Self-education possible for moms?

 

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Here is another reader question*:

I am a young mom, three years out of college. My husband is pursuing a graduate degree, and I am home with our baby. While I am happy that I get to stay home with my son, I often envy my husband, being able to increase his intellect and pursue academic opportunities. I feel like he is passing me by–I can’t keep up with his learning and the classes he is taking. I also feel undereducated when I join him at work parties. We don’t have the finances to send me to school (or even afford online courses), nor would I want to leave my baby with anyone else at this point. I am definitely learning a lot about parenting and childcare these days, and I also enjoy reading an occasional novel, but that doesn’t make me feel more “educated.” So I’m wondering what I can do to still advance my learning, at a university level, while I am home taking care of my son. Any ideas?

How do you continue your education as a mother?

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Comments

  1. Allyson Reynolds says

    I think subscribing to monthly journals from the field you graduated in is a great idea.  And if you can work it out in your budget and with your husband’s schedule, perhaps you could take an evening class once or twice a month at the local community college or rec. center. Most towns have tons of options. I think it’s also important to keep in mind that life won’t always be this way. Babies turn into grade schoolers (that magically disappear during school hours), grade schoolers turn into teenagers (that become extremely independent), and teenagers leave home. Some day when all the kids are gone, your husband will most likely still have another 10+ years of work before retirement (which he might not always find intellectually stimulating . . .), and you will have the opportunity to return to work, get a degree, whatever!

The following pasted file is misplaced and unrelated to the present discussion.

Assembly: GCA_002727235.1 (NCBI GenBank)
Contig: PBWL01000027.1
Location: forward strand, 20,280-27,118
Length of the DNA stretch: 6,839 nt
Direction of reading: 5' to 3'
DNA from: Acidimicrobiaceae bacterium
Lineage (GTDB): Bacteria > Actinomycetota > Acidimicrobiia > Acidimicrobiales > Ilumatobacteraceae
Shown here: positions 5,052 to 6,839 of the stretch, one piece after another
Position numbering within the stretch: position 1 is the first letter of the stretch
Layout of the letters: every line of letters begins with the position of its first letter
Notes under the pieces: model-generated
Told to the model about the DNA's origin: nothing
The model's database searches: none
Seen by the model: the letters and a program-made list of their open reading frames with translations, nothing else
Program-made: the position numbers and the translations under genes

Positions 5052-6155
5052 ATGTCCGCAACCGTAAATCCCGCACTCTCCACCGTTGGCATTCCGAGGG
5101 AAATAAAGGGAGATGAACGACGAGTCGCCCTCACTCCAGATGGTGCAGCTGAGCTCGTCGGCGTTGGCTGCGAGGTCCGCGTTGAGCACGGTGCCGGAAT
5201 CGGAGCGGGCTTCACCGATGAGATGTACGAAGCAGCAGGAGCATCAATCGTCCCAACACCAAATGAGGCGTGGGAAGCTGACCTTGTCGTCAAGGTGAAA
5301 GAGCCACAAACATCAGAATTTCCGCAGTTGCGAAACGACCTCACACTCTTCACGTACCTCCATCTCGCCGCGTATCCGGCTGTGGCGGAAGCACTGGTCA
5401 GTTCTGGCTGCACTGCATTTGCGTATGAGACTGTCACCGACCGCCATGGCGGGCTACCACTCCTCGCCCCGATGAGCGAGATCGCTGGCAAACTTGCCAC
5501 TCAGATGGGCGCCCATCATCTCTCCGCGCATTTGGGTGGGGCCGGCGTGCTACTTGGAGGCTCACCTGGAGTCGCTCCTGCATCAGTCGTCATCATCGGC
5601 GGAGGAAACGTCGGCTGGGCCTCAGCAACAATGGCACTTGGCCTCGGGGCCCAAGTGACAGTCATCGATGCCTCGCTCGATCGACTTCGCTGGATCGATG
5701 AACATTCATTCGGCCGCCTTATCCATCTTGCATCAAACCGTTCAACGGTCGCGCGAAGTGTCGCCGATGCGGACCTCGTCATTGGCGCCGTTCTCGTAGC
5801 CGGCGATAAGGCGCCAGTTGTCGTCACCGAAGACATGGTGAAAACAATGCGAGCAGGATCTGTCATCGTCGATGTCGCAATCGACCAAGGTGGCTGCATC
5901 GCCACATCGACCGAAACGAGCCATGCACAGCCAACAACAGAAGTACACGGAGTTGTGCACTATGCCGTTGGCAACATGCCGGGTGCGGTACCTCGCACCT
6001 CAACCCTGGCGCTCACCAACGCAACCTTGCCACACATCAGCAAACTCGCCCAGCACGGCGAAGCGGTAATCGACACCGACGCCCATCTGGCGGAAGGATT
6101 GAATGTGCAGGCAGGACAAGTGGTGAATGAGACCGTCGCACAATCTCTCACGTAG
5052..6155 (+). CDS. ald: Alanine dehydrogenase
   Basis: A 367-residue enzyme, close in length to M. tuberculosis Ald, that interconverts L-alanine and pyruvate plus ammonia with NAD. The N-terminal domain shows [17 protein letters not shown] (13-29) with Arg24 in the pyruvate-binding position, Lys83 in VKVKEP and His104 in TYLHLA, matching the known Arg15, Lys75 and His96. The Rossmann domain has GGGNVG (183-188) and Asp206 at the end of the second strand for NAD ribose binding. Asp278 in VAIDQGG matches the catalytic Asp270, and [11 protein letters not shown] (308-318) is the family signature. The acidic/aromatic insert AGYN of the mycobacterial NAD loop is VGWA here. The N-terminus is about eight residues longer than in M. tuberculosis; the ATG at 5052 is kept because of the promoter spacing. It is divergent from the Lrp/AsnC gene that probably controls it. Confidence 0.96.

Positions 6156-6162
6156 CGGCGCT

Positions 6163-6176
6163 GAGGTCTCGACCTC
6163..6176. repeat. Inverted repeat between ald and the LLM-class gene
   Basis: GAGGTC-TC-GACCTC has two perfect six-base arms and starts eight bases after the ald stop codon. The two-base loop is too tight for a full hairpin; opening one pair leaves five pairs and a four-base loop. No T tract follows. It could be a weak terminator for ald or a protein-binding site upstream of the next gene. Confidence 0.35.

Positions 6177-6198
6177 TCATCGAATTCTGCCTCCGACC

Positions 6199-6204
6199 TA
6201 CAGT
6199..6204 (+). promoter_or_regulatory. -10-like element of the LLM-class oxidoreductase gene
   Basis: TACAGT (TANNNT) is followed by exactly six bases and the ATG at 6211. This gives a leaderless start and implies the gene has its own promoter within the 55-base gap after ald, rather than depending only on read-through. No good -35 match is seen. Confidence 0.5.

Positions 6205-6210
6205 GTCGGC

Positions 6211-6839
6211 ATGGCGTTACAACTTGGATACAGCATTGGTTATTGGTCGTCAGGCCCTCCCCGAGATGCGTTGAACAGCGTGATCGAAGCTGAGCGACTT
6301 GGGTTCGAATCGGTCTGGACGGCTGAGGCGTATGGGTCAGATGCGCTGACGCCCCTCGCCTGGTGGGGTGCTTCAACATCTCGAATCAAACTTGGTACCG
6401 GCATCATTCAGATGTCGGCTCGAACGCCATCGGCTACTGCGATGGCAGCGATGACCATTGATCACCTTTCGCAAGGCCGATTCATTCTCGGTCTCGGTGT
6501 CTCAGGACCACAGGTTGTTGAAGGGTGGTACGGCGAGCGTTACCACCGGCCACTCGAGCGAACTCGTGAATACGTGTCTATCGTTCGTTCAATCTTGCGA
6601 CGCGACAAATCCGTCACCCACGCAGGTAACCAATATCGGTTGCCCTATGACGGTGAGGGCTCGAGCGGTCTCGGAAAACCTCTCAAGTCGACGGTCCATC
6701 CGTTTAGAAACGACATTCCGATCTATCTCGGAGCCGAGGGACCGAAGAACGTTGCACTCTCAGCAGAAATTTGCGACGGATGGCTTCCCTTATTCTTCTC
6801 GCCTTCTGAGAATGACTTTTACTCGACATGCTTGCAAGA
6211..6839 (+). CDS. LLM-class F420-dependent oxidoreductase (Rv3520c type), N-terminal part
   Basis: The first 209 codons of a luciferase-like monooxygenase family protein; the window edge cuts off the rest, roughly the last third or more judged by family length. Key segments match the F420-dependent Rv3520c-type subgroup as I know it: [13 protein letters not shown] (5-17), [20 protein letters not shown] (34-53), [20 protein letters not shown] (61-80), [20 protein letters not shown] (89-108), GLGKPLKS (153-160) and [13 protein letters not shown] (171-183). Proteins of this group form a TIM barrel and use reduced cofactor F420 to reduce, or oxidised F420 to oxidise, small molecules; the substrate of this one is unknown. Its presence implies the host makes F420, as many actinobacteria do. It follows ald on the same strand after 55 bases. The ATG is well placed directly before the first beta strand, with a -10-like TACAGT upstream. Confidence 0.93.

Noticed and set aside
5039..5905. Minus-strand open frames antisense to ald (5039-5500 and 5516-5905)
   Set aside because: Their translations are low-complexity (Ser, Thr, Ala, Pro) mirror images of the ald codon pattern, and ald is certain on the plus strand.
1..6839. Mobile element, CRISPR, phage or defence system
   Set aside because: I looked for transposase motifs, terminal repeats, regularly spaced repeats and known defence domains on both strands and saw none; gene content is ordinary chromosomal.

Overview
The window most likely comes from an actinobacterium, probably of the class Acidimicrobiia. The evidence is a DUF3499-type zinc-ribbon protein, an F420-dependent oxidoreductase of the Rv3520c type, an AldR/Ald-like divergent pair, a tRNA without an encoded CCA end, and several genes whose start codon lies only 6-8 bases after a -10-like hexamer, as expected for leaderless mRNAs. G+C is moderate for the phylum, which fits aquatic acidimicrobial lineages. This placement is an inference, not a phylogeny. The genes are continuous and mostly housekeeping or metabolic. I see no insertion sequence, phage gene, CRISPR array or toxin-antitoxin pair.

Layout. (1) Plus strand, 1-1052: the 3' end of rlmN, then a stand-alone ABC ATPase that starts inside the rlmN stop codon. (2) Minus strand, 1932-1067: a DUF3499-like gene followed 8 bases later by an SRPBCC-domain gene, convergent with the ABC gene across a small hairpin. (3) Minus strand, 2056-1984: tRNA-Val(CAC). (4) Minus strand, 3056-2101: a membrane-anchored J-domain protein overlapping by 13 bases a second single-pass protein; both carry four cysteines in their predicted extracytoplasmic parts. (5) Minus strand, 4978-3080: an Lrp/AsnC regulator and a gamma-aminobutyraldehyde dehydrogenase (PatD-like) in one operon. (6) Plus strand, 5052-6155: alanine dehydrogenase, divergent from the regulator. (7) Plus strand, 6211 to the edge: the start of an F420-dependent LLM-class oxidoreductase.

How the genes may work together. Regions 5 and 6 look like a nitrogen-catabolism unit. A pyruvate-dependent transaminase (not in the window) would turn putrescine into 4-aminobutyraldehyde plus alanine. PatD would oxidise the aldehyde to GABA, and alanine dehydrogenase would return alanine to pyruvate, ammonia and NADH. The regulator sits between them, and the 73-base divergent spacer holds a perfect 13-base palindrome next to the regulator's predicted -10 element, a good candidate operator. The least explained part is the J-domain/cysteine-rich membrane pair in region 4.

2. Alisha says

    Allyson’s idea is great. I also suggest reading a lot of nonfiction, rather than novels. I’ve found them easier to put down and pick up (since you don’t have to follow a narrative very closely), and they can be very informative. And read a good newspaper.

    I also suggest learning a new skill, even if it’s a crafty one. It may not be as challenging as a university course, but you’ll keep your mind in a pattern of learning and that will keep it sharp. A new sport is a good thing to learn, too.

    This was a hard thing for me, too, especially because I’ve found a lot of working professionals assume that at home moms are uneducated. I have taken an online course (it was great!). But I’ve realized that the time with young children is a great time to focus on learning stuff you can’t learn in a university. The best thing is you don’t have to specialize–you can learn ANYTHING. I’m no longer intimidated because I’ve realized I’ve learned a LOT more in 8 years of parenting than I learned in college.

  3. Teresa Coy says

    What a great question!!  And my answer to it is, of course you can receive a superb education while raising your children, you may just need to redefine “education” before you can.  A great book to start with is A Thomas Jefferson Education by Oliver DeMille (http://www.tjed.org) and then just follow the path laid before you.  Our founding fathers did it and there is no reason that you can’t too!  Enjoy and always remember, when the student is ready the teacher will appear.

  4. Melanie Vilburn says

    Graduate school, especially Ivy League schools, can be intimidating places for nesting mothers.  The intimidating factor can be greatly reduced by realizing none of what those students are doing or which careers they enter afterward will matter much during their “exit interview” with God after this life passes.  To me, earth life is our true GMAT test.  Those that take being a parent seriously will pass well.  Everything else cannot compare to how our family relationships ought to and can be.

    That said, motherhood IS the most amazing responsibility any of us ladies will ever face.  Some do not take it seriously.  That is sad.  We can ROCK as moms though.  And anyone who would sniff at that just doesn’t get it.  So, study well for YOUR GMAT!

  5. Shawna says

    I can totally relate to this question! One thing that has helped me is to create one place to record all of the things I am learning. For me (a low-tech gal) that is a 3-subject notebook just like I used in college! I use the first section for any worldly/academic learning notes, the second section is for spiritual/scriptural notes, and the third is for any home/family development notes. I have filled one notebook completely, now a treasure to me, and I’m starting in on my second notebook. I really love having a tangible record of all the things I have learned and figured out during young-motherhood, and it’s always there as a reference in case I need a reminder of some tidbit I studied along the way! Also, even though I still mostly read novels with my book group, I jot down notes as I read, which helps me to have a much more analytical approach to reading than I would otherwise. Perhaps I’m not totally operating at a university level, but the study is more meaningful and useful to me when I bank it somewhere. (Thanks for the other comments! I’ll be using them!)